Army veteran says he noticed symptoms after his first deployment

Brett James Bailey joined the Army as an infantryman in 2002 and spent 11 years in active service. He is one of the many veterans involved in the case.

In college at the time, he joined the Army at the age of 21 because he felt a sense of duty to protect his country after the attacks on 9/11.

“I didn’t think it was right that I was just hanging out in college, getting drunk, and going to parties and missing class when there’s guys my age out trying out to defend a country.”

Brett James Bailey is one of around 200,000 veterans suing 3M over the design of a particular type of earplugs used by the military for more than a decade. Photo: Submitted

According to the complaint filed by Moldex in 2016, all soldiers deployed to Iraq and Afghanistan were issued the Combat Arms earplugs starting in 2004.

And now, after serving in Afghanistan and Iraq, Bailey suffers from both hearing loss and tinnitus. He says he began to notice his symptoms after his first deployment.

“I can remember, like, my ears ringing a lot, hurting… It kind of drowned out everything else.”

He said he brushed it off at first, hoping the ringing would go away. But as time went on, the tinnitus stayed, and his hearing loss became more noticeable.

And now he believes these earplugs issued to him by the military and manufactured by 3M/Aearo are the source of his hearing loss. He joined the lawsuit and seeks to have a chance to prove that in a court of law.

“It’s one thing if you think ‘ok, I might get blown up and get my legs blown off’…but I figured if you wear the earplugs, [hearing loss] shouldn’t be an issue,” Bailey said.

Potential witness in case says the design is the problem

Robert Traynor, an audiologist in Fort Collins, Colorado, who may serve as a potential expert witness for the veterans in a case against 3M pending in Colorado, told InvestigateTV that more than 3 million veterans are receiving compensation from the U.S. Department of Veterans Affairs due to hearing loss and tinnitus.

“It’s a huge problem, and this particular issue exacerbated the issue to a significant degree,” Traynor said.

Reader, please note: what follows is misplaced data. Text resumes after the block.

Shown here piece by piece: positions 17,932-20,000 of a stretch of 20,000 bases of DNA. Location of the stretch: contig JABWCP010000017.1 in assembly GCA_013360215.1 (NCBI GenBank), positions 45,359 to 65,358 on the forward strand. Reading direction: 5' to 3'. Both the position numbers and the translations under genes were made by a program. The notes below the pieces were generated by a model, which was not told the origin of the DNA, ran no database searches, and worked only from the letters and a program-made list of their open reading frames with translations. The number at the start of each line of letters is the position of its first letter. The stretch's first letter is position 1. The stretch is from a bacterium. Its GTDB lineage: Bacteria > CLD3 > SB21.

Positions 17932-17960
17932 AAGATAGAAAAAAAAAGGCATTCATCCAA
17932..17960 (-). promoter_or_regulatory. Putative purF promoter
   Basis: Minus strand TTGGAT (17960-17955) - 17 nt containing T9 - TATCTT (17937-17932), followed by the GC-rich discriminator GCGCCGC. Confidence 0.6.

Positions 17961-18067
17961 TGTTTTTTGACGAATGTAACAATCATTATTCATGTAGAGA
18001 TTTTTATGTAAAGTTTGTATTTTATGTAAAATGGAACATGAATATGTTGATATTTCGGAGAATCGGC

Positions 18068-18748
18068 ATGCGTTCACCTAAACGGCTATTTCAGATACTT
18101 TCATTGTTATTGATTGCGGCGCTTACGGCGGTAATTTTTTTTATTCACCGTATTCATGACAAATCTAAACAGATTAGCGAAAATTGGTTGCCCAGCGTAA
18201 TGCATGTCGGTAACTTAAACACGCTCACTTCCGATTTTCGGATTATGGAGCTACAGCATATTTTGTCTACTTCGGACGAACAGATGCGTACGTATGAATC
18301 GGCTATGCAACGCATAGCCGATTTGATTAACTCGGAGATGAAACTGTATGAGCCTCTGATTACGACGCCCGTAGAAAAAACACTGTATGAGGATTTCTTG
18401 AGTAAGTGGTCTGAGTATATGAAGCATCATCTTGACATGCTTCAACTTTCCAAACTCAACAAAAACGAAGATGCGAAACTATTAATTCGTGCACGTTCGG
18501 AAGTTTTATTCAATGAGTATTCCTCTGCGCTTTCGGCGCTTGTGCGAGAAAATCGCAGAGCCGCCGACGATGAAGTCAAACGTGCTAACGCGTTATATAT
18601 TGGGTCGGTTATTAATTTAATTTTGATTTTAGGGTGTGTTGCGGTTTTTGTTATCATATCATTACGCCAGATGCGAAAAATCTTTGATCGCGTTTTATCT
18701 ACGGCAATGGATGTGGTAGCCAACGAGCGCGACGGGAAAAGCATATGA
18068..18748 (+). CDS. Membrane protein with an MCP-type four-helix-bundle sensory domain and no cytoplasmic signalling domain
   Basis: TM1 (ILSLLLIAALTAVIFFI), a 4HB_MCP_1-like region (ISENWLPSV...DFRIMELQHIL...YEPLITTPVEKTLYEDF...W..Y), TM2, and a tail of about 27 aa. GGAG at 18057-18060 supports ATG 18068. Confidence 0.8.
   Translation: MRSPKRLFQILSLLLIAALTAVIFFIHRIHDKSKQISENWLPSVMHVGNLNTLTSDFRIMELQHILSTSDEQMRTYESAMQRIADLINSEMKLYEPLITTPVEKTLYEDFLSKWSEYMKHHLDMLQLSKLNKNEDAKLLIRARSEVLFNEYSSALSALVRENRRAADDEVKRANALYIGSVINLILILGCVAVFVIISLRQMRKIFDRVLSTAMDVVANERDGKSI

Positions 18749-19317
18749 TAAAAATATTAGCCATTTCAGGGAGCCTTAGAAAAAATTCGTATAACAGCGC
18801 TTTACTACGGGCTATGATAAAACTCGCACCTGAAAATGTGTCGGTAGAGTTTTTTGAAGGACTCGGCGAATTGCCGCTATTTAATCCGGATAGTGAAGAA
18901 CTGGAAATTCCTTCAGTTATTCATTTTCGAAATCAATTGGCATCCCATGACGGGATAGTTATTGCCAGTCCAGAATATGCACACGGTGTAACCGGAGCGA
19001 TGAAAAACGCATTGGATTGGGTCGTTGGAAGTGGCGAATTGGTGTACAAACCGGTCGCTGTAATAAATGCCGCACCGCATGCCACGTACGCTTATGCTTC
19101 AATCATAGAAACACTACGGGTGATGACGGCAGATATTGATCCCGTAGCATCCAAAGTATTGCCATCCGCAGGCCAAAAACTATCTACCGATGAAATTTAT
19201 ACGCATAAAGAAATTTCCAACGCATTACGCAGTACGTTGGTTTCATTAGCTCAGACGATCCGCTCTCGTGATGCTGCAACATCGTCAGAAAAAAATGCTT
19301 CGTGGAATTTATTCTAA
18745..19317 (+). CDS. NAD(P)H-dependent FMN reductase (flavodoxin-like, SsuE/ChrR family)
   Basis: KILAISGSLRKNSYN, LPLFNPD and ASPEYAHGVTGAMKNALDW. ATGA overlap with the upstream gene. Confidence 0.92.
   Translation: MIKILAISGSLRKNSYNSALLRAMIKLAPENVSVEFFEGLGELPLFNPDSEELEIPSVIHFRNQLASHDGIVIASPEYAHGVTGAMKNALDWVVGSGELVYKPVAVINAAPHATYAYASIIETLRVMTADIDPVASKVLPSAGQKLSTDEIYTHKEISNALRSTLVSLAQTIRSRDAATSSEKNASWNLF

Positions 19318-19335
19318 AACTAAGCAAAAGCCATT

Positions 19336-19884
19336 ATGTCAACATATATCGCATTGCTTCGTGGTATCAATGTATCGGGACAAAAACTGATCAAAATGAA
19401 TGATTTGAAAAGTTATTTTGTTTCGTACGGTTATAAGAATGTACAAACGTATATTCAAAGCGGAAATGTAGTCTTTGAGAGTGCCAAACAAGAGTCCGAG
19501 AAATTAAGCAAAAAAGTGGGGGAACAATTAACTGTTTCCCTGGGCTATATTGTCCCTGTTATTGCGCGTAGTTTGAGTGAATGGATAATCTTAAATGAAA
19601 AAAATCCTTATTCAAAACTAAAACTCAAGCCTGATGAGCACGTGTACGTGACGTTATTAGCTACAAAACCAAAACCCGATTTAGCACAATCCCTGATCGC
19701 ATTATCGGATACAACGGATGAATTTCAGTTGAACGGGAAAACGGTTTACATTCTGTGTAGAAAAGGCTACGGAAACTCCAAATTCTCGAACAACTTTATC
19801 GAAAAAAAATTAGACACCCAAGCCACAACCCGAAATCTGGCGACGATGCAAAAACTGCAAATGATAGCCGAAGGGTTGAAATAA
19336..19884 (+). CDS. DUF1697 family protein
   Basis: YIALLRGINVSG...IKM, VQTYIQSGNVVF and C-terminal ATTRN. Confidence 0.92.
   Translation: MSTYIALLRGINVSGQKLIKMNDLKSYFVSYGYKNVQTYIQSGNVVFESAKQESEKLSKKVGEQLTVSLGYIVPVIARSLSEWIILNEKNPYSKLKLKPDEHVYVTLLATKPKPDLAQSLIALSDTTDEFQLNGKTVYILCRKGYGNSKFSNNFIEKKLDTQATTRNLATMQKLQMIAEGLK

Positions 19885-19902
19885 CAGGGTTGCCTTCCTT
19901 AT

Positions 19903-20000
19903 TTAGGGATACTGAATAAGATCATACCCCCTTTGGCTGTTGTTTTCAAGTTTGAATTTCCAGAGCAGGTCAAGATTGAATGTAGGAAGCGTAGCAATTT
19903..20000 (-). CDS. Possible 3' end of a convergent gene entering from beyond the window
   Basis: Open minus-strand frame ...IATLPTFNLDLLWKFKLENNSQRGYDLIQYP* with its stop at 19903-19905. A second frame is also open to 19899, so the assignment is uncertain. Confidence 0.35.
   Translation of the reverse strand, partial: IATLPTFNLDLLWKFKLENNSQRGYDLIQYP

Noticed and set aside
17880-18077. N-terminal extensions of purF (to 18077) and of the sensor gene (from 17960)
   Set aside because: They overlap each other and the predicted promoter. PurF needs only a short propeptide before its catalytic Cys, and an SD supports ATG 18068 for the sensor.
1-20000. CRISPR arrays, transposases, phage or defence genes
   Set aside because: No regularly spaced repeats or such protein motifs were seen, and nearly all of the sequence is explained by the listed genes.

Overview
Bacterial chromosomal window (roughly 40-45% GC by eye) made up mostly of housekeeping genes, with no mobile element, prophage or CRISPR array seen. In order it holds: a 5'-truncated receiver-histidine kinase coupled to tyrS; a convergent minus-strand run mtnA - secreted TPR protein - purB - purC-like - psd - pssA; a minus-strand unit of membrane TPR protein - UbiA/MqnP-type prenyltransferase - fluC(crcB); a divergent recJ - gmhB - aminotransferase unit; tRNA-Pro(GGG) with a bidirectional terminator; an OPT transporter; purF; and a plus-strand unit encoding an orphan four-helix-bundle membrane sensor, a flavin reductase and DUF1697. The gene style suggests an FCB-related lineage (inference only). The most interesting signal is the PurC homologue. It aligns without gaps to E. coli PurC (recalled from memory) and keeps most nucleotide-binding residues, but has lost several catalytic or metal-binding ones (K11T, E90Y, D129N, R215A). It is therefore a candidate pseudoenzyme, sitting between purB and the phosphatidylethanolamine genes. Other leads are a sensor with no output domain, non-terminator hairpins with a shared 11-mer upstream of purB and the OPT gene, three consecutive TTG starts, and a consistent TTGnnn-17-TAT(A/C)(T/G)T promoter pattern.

He says the fault in these earplugs lies within the design itself.

“The thing about the 3M plugs was that when the plugs were in position, they worked their way out and because of that the ear was still exposed to those muzzle blasts,” Traynor said.

3M rejects this claim, stating that the design is not defective and that “early prototypes were designed alongside the U.S. military’s audiologist incorporating his specific instructions on the length and size of the” earplugs.

The Department of Defense would not comment on this lawsuit or provide a copy of its contract with 3M (or Aearo) to show how much was spent by the military on these earplugs.

However, court documents show an invoice to the defense department for 3,398 units of the CAEv2 in January of 2006 at a cost of $323 per unit. That’s a total cost of $1,097,554 for one order.

These documents also show a schedule of supplies, with a guaranteed minimum order of 10,000 packages in 2007.

Court documents gave an example of a previous order for the earplugs that gives an idea of order sizes and cost. In this particular document, a previous award of 3,398 packages is shown with a cost of $323 per unit.

Reports: Hearing impairments cost taxpayers millions of dollars each year

The VA spends over $1 billion in compensation per year to treat hearing loss in veterans, according to the Army’s website. In 2010, one out of every five hearing aids sold in the U.S. was bought by the VA, according to the Hearing Health Foundation.

According to Traynor, someone with noise-induced hearing loss, like these soldiers, has issues with hearing high-frequency noises or hearing in places with a lot of background noise.

“High frequencies are important for hearing children’s voices, but probably even more important for hearing female voices,” Traynor said. “Someone with noise-induced hearing loss can communicate really well at their job… but they really have difficulty understanding their wife when they go home.”

3M disputes this as well, asserting that testing has “confirmed” that the earplug “met the specifications to decrease noise at every frequency.”
Each side will soon have the opportunity to make their case.

This multi-district litigation case will be tried in the U.S. District court in northern Florida. This is now the largest mass tort in the U.S., surpassing the asbestos suit by thousands so far, according to Bloomberg Law.

This case differs from class-action suits because each claim – or each person’s lawsuit – is treated separately, with each case having its own facts and merits. That means ultimate compensation in a mass tort depends on each veteran’s own claims and damages.

The case is being tried in multiple sections or “bellwether groups.” The first trial is set to begin March 29 in Pensacola, Florida.

To read the original court complaints and 3M’s response filed in court, click on the documents below.